Frederick Burkhardt Residential Fellows

ACLS created the Frederick Burkhardt Residential Fellowships for Recently Tenured Scholars to support scholars in the humanities and social sciences in the crucial years immediately following the granting of tenure, and to provide emerging leaders in their fields with the resources to pursue long-term, unusually ambitious projects. The 2020 cohort is the twenty-first and final for the program, which over the past two decades has supported nearly 275 scholars as they took up year-long residencies at independent research centers and universities.
The Burkhardt Fellowships are generously supported by The Andrew W. Mellon Foundation. They are named for the late Frederick Burkhardt, President Emeritus of ACLS, whose decades of work on The Correspondence of Charles Darwin constitute a signal example of dedication to a demanding and ambitious scholarly enterprise.

Read more about this fellowship program.

Please note: affiliations shown are as of time of award. Please click on fellows' names for current information.

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Watch "Emerging Themes and Methods of Research: A Discussion with ACLS Fellows," an annual meeting session featuring recent ACLS fellows. 

Daina Ramey Berry
Daina Ramey Berry  |  Abstract
This study examines slave prices in the Upper and Lower South, from 1790-1865, with an emphasis on planters' criteria and slaves' perceptions of their value. Although some of the data presented employs a statistical regression model, this work also addresses the social, political, and historical impact of slave prices on all parties involved in the domestic slave trade. Enslaved men and women negotiated their value on the auction block, while their owners and traders sold them for the highest bid. A close look at the conflicting motives among owners, traders, and slaves reveals interesting patterns that have contemporary importance to public policies relating to slave insurance claims and the ongoing debate about African American reparations.

Associate Professor, History, Michigan State University  -  Appraised, Bartered, and Sold: The Value of Human Chattels, 1790-1865
For residence at the National Humanities Center during academic year 2007-2008

Saba Mahmood
Saba Mahmood  |  Abstract
This project is a comparative study of how secularism has been both promoted and contested in two Muslim-majority societies, Lebanon and Egypt, in the postcolonial period. In both these societies, secularism has increasingly come to be seen as a prophylaxis against the ascendance of religious strife and political struggle. Despite this widely held consensus, it is unclear what secularism means within these two national contexts, both conceptually and practically, given their distinct demographic, political, and religious profiles. This project explores the distinctly different ways in which the Egyptian and Lebanese states have reconfigured religious belief and practice, and the ensuing ethical and political effects each reconfiguration has generated in the social and cultural fields.

Associate Professor, Anthropology, University of California, Berkeley  -  Defining the Secular in the Modern Middle East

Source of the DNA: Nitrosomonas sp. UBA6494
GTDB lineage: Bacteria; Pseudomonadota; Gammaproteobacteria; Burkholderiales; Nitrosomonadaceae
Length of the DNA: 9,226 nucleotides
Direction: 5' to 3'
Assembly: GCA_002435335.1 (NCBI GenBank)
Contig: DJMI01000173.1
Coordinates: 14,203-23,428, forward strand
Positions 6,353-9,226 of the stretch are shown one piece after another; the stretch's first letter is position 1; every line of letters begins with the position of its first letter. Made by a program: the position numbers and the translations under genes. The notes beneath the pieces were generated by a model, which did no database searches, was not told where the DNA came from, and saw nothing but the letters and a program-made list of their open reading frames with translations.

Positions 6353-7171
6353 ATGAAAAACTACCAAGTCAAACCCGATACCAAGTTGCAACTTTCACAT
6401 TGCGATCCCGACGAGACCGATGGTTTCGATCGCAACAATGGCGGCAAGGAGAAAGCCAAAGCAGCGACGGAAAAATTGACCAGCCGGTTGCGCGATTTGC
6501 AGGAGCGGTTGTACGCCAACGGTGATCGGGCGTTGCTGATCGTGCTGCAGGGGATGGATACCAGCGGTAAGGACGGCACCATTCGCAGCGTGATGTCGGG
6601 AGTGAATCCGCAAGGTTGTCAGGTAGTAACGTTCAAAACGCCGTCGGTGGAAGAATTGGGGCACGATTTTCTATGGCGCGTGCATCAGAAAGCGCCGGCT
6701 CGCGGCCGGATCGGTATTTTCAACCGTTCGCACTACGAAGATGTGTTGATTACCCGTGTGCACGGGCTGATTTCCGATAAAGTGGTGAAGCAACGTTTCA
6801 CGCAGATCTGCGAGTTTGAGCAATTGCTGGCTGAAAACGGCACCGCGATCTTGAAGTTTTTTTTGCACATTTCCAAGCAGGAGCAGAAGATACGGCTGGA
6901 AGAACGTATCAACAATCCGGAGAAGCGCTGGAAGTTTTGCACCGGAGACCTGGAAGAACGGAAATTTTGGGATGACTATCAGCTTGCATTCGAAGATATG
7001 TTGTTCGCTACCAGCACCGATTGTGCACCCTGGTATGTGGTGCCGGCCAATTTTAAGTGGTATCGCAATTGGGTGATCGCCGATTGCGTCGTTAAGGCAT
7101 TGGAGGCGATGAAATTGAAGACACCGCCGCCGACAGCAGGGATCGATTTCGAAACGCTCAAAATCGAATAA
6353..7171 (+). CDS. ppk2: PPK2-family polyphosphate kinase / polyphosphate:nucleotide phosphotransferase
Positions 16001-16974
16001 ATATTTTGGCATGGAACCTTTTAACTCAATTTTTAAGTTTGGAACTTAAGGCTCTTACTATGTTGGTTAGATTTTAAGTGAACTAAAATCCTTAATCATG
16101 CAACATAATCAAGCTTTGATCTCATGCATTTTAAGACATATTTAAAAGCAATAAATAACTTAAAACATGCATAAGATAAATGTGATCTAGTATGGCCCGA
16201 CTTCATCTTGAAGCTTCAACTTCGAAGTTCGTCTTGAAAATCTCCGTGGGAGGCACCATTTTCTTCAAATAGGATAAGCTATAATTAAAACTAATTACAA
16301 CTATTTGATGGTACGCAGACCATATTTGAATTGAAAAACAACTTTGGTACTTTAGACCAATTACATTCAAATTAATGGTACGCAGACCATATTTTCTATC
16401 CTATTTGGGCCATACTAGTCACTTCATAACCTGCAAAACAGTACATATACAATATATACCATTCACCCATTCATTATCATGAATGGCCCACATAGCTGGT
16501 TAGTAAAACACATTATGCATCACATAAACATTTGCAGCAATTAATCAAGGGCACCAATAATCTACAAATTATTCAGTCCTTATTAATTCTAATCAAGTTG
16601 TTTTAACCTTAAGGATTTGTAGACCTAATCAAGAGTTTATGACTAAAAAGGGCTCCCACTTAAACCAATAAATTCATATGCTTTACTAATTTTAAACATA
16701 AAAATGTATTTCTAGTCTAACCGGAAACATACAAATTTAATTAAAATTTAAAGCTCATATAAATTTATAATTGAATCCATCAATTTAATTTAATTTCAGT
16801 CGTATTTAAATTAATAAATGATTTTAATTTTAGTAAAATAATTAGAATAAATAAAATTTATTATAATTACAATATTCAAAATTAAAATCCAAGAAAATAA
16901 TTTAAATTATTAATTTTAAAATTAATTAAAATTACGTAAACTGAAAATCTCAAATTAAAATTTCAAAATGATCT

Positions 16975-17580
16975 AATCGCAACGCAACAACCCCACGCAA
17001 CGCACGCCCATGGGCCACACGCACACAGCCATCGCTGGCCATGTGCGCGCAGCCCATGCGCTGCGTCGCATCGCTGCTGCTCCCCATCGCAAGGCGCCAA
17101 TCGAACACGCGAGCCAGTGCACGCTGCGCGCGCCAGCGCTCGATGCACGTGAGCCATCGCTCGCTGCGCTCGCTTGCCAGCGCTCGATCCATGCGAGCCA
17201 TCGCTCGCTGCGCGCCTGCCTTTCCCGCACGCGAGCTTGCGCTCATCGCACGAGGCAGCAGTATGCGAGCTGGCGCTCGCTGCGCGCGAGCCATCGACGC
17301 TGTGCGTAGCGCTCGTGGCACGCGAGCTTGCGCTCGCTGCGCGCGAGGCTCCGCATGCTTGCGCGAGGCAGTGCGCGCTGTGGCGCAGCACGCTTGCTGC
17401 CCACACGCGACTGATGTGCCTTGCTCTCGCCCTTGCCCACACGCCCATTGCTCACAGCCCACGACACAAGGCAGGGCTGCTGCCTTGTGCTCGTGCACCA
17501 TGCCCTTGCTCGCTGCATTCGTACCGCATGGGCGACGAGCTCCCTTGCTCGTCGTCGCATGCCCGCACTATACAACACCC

For residence at the Center for Advanced Study in the Behavioral Sciences during academic year 2009-2010

Gaurav Desai
Gaurav Desai  |  Abstract
Histories of colonial societies in Africa often tend to read cultural and political struggles in terms of the competing demands of European settlers and African natives. This project asks how these discussions are transformed when the presence of a significant minority community—the South Asians in Eastern and Southern Africa—is taken into account. Rather than a society structured along the black/white binary, we see a complex system of discursive triangulation. While engaging with this issue at the conceptual level, the study presents a history of Asian literary production and a close reading of some of the key texts of this emergent tradition. This literature is read with an attention to the long term history of cultural exchanges across the Indian Ocean.

Associate Professor, English, Tulane University  -  Post-Manichean Aesthetics: Africa and the South Asian Imagination
For residence at the National Humanities Center during academic year 2009-2010

Louise Meintjes
Louise Meintjes  |  Abstract
This ethnography of Zulu ngoma song and dance examines how a rural community celebrates the male body and uses the artistic voice amid the silence surrounding AIDS. The work probes the values and ethics that shape the pandemic’s course and that are co-produced by a history of violence and by a Zulu warrior ethos circulated by the culture industry. Analysis of local aesthetic values epitomized by expert ngoma performance provides insight, by contrast, into the local basis for discrimination toward and stigmatization of the diseased. While at the same time demonstrating that aesthetic practice is central to the production of political power, this research suggests sustainable possibilities for managing the pandemic.

Associate Professor, Music and Anthropology, Duke University  -  The Unwavering Voice and Disintegrating Body: Zulu Song and Dance in a Time of AIDS
For residence at the National Humanities Center during academic year 2007-2008

Marian H. Feldman
Marian H. Feldman  |  Abstract
Sumptuous Phoenician and North Syrian ivories and metal vessels, with striking formal connections to Late Bronze Age (1600-1200 BCE) luxury arts, flooded the Mediterranean and Near East during the early Iron Age (1200-1600 BCE). This project investigates the ways in which these artifacts drew upon the earlier arts, alongside contemporary literature, to construct a golden age (or ages) through the intentional selection of artistic elements freighted with Late Bronze Age connotations of heroic kingship. Incorporating cross-disciplinary concerns (politics, economics, comparative literature) to pursue a contextualizing art historical analysis, the study offers new perspectives on the visual culture of the period by reinstating the arts in the rich historical setting of their production and use.

Associate Professor, Near Eastern Studies, University of California, Berkeley  -  Luxury Arts, Literature, and Memory: the Construction of a "Golden Age" in the Mediterranean and Near East, 1200-600 BCE